Gov. Scott Walker, several journalists and a courageous private-sector employee are among those honored by the 2017-18 Openness Awards, or Opees, bestowed annually by the Wisconsin Freedom of Information Council. The state Legislature, meanwhile, is being singled out for negative recognition.
The awards, which are being announced today in advance of national Sunshine Week, March 11-17, recognize extraordinary achievement in the arena of open government. This is the 12th consecutive year that awards have been given.
“For more than a decade, the Opees have served to remind state residents that open government is a perpetual struggle, with heroes and villains,” said Bill Lueders, council president. “We need as many of the former as we can get.”
The Wisconsin Freedom of Information Council is a nonpartisan group that seeks to promote open government. It consists of about two dozen members representing media and other public interests. Sponsoring organizations include the Wisconsin Newspaper Association, Wisconsin Broadcasters Association, Wisconsin Associated Press, Wisconsin News Photographers and the Madison Chapter of the Society of Professional Journalists.
The winners will be invited to receive their awards at the eighth annual Wisconsin Watchdog Awards dinner in Madison on Thursday, April 19. The event is presented by the Wisconsin Center for Investigative Journalism, Wisconsin Freedom of Information Council and the Madison Pro Chapter of the Society of Professional Journalists.
Awards are being given this year in six categories. The winners are:
Citizen Openness Award (“Copee”): Joe Terry
This resident of the village of Port Edwards in central Wisconsin spent more than 100 hours looking into alleged open meetings and ethics violations by the village board. His complaint to the Wood County district attorney led to the appointment of a special prosecutor and ultimately to a settlement requiring some officials to receive training on the state’s openness laws. Five of the board’s seven members either resigned or were voted out. Terry, who stepped down as Port Edwards’ village administrator in 2015 after 18 years, told USA Today Network-Wisconsin he felt obligated to act, saying the conduct he reported “reflects poorly on all government officials.”
Media Openness Award (“Mopee”): Tim Damos
It was a banner year for this Baraboo News Republic reporter covering public officials in Sauk County who seem allergic to open government. He exposed the intrigue behind one official’s departure and $135,000 contract buyout. He broke stories revealing that Sauk County Board leaders made false sworn statements and that the county’s former highway commissioner solicited NASCAR tickets from a contractor. His paper, based on his reporting, has filed a lawsuit seeking other information, as well as a complaint over a county committee’s failure to adequately provide notice of its discussion about an important personnel issue. Now he’s covering efforts by Sauk County officials to limit public comment at meetings.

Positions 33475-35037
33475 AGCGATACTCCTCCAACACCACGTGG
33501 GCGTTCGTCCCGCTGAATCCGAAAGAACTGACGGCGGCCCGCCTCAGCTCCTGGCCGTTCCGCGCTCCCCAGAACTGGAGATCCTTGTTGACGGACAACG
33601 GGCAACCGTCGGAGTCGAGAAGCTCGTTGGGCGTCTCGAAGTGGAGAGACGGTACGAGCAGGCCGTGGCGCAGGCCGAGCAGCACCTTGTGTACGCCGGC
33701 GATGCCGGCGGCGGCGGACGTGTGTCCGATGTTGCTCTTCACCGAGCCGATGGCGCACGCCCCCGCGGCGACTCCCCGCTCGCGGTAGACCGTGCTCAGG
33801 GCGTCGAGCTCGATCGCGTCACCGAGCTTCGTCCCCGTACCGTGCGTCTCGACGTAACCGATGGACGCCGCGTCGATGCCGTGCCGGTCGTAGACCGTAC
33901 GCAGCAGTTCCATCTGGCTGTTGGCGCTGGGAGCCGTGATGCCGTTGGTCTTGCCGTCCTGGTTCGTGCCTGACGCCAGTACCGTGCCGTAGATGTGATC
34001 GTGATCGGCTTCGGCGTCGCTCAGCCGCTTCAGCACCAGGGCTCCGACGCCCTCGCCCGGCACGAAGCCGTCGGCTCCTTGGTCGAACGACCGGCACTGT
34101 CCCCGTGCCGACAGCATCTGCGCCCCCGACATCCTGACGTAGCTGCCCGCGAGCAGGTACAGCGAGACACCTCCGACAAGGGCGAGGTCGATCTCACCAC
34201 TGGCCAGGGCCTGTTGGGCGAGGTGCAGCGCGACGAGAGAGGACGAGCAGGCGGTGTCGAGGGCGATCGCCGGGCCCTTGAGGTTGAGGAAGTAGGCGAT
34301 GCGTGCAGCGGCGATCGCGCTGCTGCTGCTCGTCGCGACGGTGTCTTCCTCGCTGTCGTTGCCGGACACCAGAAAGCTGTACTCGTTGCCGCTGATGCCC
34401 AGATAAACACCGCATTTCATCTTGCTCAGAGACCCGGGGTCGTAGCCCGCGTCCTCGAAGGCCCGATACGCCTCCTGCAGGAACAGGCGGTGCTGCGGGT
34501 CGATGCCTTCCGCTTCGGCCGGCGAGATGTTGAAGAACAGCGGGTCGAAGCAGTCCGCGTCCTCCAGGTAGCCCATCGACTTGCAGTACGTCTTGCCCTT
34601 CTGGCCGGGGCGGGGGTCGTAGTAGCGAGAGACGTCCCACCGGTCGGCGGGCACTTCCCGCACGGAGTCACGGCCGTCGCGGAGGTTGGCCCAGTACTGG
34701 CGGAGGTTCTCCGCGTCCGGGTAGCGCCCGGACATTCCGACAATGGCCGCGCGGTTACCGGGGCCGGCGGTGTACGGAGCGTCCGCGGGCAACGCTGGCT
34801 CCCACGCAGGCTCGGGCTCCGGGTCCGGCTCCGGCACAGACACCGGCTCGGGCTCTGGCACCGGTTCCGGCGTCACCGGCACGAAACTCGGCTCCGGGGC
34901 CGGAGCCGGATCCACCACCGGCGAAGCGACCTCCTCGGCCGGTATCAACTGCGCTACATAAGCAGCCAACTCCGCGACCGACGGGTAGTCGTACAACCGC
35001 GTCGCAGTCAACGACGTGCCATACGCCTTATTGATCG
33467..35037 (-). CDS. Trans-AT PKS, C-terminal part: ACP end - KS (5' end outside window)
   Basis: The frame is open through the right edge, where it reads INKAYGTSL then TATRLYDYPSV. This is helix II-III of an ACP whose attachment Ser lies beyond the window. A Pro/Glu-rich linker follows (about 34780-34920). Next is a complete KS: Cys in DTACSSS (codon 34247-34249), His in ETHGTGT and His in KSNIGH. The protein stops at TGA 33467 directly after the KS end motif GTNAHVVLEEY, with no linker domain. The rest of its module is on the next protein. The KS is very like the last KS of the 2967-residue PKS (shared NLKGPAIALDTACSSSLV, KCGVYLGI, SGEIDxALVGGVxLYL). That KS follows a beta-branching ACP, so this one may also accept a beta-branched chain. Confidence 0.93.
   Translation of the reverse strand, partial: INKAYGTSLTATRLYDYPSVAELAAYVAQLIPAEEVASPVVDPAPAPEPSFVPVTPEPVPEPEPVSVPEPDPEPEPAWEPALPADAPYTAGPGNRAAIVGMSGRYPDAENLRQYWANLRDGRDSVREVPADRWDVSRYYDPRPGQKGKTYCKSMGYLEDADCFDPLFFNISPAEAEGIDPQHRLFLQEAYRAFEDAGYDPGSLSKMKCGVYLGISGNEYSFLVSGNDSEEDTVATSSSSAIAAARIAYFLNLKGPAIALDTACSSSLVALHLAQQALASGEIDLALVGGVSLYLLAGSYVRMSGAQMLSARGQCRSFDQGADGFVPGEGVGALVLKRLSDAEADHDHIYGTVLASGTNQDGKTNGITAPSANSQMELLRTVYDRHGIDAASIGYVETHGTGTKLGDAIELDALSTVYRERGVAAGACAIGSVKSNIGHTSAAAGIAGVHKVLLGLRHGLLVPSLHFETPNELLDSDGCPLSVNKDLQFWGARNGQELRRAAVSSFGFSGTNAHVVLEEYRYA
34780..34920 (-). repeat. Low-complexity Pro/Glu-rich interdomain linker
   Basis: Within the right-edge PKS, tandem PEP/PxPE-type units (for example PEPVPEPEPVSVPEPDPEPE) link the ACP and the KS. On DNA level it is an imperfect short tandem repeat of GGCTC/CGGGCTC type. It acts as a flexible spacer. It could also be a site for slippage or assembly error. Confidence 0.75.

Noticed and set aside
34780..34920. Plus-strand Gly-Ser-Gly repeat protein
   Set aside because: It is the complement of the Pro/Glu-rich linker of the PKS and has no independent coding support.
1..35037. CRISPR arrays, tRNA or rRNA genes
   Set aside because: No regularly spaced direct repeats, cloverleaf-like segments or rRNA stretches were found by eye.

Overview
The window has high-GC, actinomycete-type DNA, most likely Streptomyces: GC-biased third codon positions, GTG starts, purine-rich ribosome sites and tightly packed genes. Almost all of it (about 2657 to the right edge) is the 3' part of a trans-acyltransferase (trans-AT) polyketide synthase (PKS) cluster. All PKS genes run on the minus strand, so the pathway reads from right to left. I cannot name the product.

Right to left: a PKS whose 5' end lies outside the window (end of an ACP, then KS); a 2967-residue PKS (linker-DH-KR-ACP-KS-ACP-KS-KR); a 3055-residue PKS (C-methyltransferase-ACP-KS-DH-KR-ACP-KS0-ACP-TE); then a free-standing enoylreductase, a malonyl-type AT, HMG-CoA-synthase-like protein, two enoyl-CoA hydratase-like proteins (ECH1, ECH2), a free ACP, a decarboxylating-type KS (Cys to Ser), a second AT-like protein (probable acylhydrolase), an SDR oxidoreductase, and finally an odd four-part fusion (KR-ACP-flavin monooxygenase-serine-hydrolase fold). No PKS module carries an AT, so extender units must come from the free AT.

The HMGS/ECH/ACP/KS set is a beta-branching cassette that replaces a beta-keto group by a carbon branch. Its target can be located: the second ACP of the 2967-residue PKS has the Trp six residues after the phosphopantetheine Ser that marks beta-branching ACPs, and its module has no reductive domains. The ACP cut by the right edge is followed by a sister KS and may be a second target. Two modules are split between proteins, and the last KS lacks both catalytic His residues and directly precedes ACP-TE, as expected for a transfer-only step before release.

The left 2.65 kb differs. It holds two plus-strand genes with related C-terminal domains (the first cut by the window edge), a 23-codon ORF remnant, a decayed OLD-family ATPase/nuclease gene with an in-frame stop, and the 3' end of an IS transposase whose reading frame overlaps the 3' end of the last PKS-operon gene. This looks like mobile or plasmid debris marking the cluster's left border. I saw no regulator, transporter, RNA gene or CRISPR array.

Political Openness Award (“Popee”): Scott Walker
Last March, for the second year in a row, Wisconsin’s governor issued an executive order ordering state agencies to improve their performance on open records requests. It directs them to track and post their record response times and limits how much they can charge. It also requires “regular training for all employees and members of all boards, councils, and commissions.” Walker’s efforts in this area, including his executive order in 2016, are much appreciated.
Open Records Scoop of the Year (“Scoopee”): Wisconsin State Journal and Media Milwaukee
Both outlets pushed back against official secrecy to break major stories on sexual harassment. State Journal reporter Molly Beck reported on complaints against four lawmakers, including one that led to a $75,000 settlement, while colleague Nico Savidge exposed weaknesses in the UW-Madison’s reporting procedures and pulled back the veil on multiple accusations involving a particular professor. And UW-Milwaukee student journalists at Media Milwaukee unearthed dozens of allegations of harassment involving professors and other staff, shining a light on an overlooked issue.
Whistleblower of the Year (“Whoopee”): Will Kramer
At the heart of the Milwaukee Journal Sentinel’s remarkable series on the dangers posed by industrial barrel recycling plants was Will Kramer’s courageous refusal to keep his mouth shut while lives were at risk. The industry risk-management and safety consultant, who secretly recorded one plant manager remarking that the drums “could blow up and kill eight people in a heartbeat,” went to the Journal Sentinel after government regulators failed to act. The paper’s resulting “Burned” investigation led to significant fines and safety improvements. Kramer has since left the industry to pursue a law degree.
No Friend of Openness (“Nopee”): The Wisconsin Legislature
The state’s highest legislative body is on record as being “committed to our state’s open record and open government laws and policies.” That’s often hard to tell. This year lawmakers from both parties denied requests for records of sexual harassment investigations and refused to provide electronic records in electronic form. The Republican majority also held secret meetings to hash out budget details, continued to conduct business by using abusive mail ballots and selectively blocked access to their social media accounts. With friends like these….
The nonprofit Wisconsin Center for Investigative Journalism (www.WisconsinWatch.org) collaborates with Wisconsin Public Radio, Wisconsin Public Television, other news media and the UW-Madison School of Journalism and Mass Communication. All works created, published, posted or disseminated by the Center do not necessarily reflect the views or opinions of UW-Madison or any of its affiliates.